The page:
The City of Ottawa celebrated the official start of operations of the Combined Sewage Storage Tunnel, a major investment to protect the health of the Ottawa River, during a ceremony on November 20, 2020.
The event was hosted by Catherine McKenna, Canada’s minister of infrastructure and communities; Lisa MacLeod, Ontario’s minister of heritage, sport, tourism, and culture industries; and Jim Watson, mayor of Ottawa.
“We need to protect the health of the Ottawa River to swim, drink, fish,” said Infrastructure and Communities Minister Catherine McKenna. “The Government of Canada is investing more than $62 million in this project that will reduce sewage overflows into the Ottawa River during severe weather, while greatly reducing flooding for thousands of homes in Ottawa. Canada’s infrastructure plan invests in thousands of projects, creates jobs across the country, and builds cleaner, more inclusive communities – and this project strikes very close to home.”
The Combined Sewage Storage Tunnel project is one of the most significant projects of the Ottawa River Action Plan, which is a roadmap to protect the river for future generations, according to the City of Ottawa. Construction began in 2016 on the two interconnected tunnels, which total 6.2-kilometres.
“Our government’s investment of $62 million will provide the much-needed infrastructure to support the opening of the Ottawa Combined Sewage Storage Tunnel,” said Minister Lisa MacLeod. “This critical infrastructure is vital for residents across Ottawa. Our government is committed to supporting our natural environment and protect our landmarks, like the Ottawa River.”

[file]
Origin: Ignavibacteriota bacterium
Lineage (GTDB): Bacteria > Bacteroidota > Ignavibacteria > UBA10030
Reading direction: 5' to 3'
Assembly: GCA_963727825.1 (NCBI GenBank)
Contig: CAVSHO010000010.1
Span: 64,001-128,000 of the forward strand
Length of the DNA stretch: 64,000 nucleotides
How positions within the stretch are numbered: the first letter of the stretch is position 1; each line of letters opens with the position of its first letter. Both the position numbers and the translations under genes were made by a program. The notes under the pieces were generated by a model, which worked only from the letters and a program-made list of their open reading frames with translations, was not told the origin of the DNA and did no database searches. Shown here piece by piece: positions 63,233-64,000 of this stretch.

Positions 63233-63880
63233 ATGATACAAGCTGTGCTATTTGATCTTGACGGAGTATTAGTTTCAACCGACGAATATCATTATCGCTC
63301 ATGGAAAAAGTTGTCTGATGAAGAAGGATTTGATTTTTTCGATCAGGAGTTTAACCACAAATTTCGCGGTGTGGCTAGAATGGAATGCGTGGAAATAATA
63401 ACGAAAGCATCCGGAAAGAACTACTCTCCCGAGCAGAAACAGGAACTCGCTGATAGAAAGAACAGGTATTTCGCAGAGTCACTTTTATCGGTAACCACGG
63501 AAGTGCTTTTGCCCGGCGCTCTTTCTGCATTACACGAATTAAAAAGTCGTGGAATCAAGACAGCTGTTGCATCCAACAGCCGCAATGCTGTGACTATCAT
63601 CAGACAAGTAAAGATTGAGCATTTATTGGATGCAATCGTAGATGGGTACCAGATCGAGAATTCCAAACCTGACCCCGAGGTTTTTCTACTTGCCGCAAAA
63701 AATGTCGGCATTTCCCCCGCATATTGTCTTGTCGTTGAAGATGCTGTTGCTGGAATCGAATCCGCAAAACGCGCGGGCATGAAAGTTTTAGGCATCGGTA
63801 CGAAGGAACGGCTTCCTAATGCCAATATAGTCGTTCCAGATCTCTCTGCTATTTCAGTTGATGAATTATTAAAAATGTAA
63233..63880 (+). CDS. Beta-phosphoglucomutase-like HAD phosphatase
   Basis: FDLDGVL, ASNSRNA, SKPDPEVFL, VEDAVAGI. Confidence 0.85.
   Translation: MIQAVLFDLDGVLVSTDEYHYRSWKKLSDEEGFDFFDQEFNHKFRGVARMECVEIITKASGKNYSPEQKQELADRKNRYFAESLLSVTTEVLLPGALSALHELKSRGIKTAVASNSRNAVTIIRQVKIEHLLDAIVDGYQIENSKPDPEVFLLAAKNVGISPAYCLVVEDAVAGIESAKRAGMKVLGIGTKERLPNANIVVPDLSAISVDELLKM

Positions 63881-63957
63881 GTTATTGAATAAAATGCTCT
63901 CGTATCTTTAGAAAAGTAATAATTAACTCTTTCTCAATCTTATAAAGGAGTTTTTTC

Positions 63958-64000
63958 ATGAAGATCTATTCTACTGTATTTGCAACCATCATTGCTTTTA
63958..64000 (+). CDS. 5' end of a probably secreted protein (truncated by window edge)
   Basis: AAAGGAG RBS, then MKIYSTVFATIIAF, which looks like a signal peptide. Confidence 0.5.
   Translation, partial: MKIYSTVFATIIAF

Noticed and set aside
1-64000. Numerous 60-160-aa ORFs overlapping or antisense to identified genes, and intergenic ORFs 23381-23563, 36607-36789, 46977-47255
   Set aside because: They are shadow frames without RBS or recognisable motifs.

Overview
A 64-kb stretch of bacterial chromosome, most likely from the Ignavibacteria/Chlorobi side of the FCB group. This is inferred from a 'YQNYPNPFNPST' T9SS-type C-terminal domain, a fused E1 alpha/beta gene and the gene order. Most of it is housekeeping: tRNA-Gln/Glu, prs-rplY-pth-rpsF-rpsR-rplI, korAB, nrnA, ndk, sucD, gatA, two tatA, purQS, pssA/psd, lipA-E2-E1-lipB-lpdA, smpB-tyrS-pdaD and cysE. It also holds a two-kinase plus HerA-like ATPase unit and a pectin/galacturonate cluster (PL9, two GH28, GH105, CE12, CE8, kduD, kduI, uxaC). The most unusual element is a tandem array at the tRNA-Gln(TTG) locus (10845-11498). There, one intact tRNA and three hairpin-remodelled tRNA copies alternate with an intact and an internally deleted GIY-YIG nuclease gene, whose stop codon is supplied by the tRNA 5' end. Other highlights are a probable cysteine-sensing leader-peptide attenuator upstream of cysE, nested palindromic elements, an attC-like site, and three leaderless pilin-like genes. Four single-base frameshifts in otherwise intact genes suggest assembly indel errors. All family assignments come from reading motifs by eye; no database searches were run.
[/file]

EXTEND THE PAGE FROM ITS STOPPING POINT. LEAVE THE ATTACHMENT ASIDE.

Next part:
The tunnels intercept surface runoff and wastewater, store it temporarily, send it for treatment at the Robert O. Pickard Environmental Centre, and return it safely to the Ottawa River. The project also includes 15 underground chambers and access shafts and four odour control facilities.
Now in operation, the Combined Sewage Storage Tunnel will significantly reduce the frequency of combined sewage overflows to the Ottawa River and bring the City into compliance with Ontario Ministry of the Environment, Conservation and Parks guidelines.
“With the CSST in operation, we have fulfilled a major goal of the Ottawa River Action Plan and strengthened Ottawa’s position as a world leader in combined sewage overflow control,” said Mayor Jim Watson. “We are delivering on Council’s commitment to protect our precious water resources and ensure the health and vitality of the Ottawa River for future generations.”
According to the City of Ottawa, the tunnel will reduce the volume of combined sewage overflows to the Ottawa River by up to 43,000 m3 per event—or approximately 18 Olympic-sized swimming pools. It will also reduce the risk of basement flooding for approximately 7,000 residential properties in the north end of the Glebe and in Centretown. In addition to this, the tunnels will allow flow to be diverted from a major downtown sanitary sewer for improved inspections and maintenance on this critical infrastructure.
The Combined Sewage Storage Tunnel is a $232.3 million investment and part of the Ottawa River Action Plan. The Government of Canada and Province of Ontario each provided $62.09 million. In addition, the City contributed $108 million.